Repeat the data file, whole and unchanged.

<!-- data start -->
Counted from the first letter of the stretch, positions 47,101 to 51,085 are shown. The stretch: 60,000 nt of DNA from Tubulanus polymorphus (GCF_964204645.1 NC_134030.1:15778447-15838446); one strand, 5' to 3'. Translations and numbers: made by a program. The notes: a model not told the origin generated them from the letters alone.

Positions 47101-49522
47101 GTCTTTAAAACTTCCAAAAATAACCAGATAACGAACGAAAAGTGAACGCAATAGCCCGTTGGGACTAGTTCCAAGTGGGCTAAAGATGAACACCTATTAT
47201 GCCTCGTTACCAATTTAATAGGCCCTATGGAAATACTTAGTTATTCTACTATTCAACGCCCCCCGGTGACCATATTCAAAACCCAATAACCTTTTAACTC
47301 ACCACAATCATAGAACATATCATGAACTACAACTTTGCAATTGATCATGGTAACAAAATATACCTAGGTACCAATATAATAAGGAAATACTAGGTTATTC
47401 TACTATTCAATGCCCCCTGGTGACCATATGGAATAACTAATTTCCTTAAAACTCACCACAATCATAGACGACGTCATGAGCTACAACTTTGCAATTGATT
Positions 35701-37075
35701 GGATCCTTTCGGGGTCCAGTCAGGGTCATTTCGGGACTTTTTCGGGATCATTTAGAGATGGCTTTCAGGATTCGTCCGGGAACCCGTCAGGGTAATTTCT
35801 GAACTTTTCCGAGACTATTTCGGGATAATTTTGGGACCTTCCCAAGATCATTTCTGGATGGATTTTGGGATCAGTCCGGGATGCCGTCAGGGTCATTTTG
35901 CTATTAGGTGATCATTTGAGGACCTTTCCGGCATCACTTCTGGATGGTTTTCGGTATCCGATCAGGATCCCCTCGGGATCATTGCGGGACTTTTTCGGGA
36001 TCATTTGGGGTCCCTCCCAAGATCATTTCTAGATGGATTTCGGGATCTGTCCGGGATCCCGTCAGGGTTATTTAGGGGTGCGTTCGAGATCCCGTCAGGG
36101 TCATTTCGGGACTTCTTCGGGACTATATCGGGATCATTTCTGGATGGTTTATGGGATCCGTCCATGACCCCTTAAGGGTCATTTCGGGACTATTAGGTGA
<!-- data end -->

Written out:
Counted from the first letter of the stretch, positions 47,101 to 51,085 are shown. The stretch: 60,000 nt of DNA from Tubulanus polymorphus (GCF_964204645.1 NC_134030.1:15778447-15838446); one strand, 5' to 3'. Translations and numbers: made by a program. The notes: a model not told the origin generated them from the letters alone.

Positions 47101-49522
47101 GTCTTTAAAACTTCCAAAAATAACCAGATAACGAACGAAAAGTGAACGCAATAGCCCGTTGGGACTAGTTCCAAGTGGGCTAAAGATGAACACCTATTAT
47201 GCCTCGTTACCAATTTAATAGGCCCTATGGAAATACTTAGTTATTCTACTATTCAACGCCCCCCGGTGACCATATTCAAAACCCAATAACCTTTTAACTC
47301 ACCACAATCATAGAACATATCATGAACTACAACTTTGCAATTGATCATGGTAACAAAATATACCTAGGTACCAATATAATAAGGAAATACTAGGTTATTC
47401 TACTATTCAATGCCCCCTGGTGACCATATGGAATAACTAATTTCCTTAAAACTCACCACAATCATAGACGACGTCATGAGCTACAACTTTGCAATTGATT
Positions 35701-37075
35701 GGATCCTTTCGGGGTCCAGTCAGGGTCATTTCGGGACTTTTTCGGGATCATTTAGAGATGGCTTTCAGGATTCGTCCGGGAACCCGTCAGGGTAATTTCT
35801 GAACTTTTCCGAGACTATTTCGGGATAATTTTGGGACCTTCCCAAGATCATTTCTGGATGGATTTTGGGATCAGTCCGGGATGCCGTCAGGGTCATTTTG
35901 CTATTAGGTGATCATTTGAGGACCTTTCCGGCATCACTTCTGGATGGTTTTCGGTATCCGATCAGGATCCCCTCGGGATCATTGCGGGACTTTTTCGGGA
36001 TCATTTGGGGTCCCTCCCAAGATCATTTCTAGATGGATTTCGGGATCTGTCCGGGATCCCGTCAGGGTTATTTAGGGGTGCGTTCGAGATCCCGTCAGGG
36101 TCATTTCGGGACTTCTTCGGGACTATATCGGGATCATTTCTGGATGGTTTATGGGATCCGTCCATGACCCCTTAAGGGTCATTTCGGGACTATTAGGTGA